In acting training, psychophysical exercises are used to strengthen the relationship between mind and body, thus fostering a deeper understanding of the character [1]. Intrigued and inspired by the potential value of these techniques in design contexts, we explored their application for interaction designers as research methods in a pedagogical setting. To do so, we first created a single-session workshop that introduced design students to basic actor movement techniques in the winter of 2019. The goal of the workshop was to help students empathize with their users and discover solutions when designing digital products. Later, in the fall of 2020, we used reflections from the first activity to develop two longer workshops; both consisted of three sessions and were carried out consecutively in two different universities. In this article, we present a case study of those three workshops. After discussing considerations for the evolution of the workshops, we describe how each was conducted. Finally, we share our findings and insights that arose throughout the process.
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    Teaching acting techniques to designers: observe, embody, create
    (2021) Sperano, Isabelle; Rivenbark, Leigh; Roberge, Jacynthe; Rubio, Daniel Caja
    To design quality digital products, designers need to understand the user and their experiences on a deep level (Ritter et al. 2014). To do so, design practitioners have developed research methods that mainly focus on an “intellectual” approach to gain insight through quantitative research and analysis. While useful, these approaches often undervalue the role of the body in the process of understanding the user. In response to this, a more embodied approach to user research has emerged. Methods such as roleplaying and bodystorming are increasingly used to gain new kinds of insight during the design process (Burns et al. 1994, Schleicher et al. 2010, Wakkary et al. 2007). However, designers often encounter limitations with these methods (Think Design 2021). Some have trouble engaging in role-playing exercises due to a lack of acting training. Others struggle to apply insights to their work. Our team developed a workshop for design students exploring how acting techniques can be used as design methods to address these challenges. It was conducted in interaction design classes (Winter 2019 and Fall 2020) in 2 universities. Our goal at the Interaction Design Education Summit 2021 was to present this workshop to design instructors and practitioners so they can share it with their students or design teams. In this article, we describe an overview of the workshop and discuss potential benefits, challenges, and limitations of this approach to design.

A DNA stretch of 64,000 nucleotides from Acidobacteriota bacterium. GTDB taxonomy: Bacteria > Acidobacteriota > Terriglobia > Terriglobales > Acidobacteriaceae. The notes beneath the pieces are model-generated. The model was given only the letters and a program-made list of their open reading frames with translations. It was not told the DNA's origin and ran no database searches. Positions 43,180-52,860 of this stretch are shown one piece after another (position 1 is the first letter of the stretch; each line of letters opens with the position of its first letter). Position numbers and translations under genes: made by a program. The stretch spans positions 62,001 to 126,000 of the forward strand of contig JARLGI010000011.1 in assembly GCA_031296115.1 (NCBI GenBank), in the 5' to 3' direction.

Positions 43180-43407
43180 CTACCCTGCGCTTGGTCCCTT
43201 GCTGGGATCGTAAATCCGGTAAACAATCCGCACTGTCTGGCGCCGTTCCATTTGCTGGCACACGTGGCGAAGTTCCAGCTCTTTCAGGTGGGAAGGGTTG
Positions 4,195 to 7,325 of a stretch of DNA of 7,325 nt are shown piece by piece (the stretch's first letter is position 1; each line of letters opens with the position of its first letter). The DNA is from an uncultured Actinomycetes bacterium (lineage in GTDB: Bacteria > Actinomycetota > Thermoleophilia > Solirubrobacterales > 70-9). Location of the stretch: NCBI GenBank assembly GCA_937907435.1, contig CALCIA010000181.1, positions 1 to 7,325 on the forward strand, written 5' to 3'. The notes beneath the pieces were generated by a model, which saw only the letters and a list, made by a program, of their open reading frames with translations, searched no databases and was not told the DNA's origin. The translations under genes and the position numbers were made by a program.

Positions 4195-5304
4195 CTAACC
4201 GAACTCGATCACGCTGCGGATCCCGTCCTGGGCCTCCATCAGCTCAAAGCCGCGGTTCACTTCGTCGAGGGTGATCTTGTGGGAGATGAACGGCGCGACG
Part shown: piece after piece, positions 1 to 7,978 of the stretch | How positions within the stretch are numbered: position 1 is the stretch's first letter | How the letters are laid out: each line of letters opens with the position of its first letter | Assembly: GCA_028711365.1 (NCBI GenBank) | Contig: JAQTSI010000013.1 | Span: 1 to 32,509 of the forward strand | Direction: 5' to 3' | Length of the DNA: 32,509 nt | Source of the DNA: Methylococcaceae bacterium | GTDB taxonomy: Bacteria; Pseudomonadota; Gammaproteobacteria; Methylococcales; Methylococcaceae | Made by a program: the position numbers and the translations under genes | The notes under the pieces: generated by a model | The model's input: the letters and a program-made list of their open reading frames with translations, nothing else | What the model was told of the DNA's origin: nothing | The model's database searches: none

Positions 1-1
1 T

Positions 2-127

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    Flight paths and theatre for early years audiences
    (2021) Ayles, Robyn; Fitzsimmons-Frey, Heather; Mykietyshyn, Margaret
    This article proposes using the holistic play-based goals and model of co-inquiry discussed in Flight: Alberta’s Early Learning and Care Framework (2014) as a way to interpret very young children’s responses to theatrical experiences as theatre criticism. The process encourages wondering and reflecting on multiple possible meanings of children’s embodied, vocal, and play-based responses. Through an exploration of documentary evidence from The Urban Wildlife Project, our immersive theatre research outlines how the early childhood education processes can be adapted to a theatre context to listen to children’s responses on their own terms.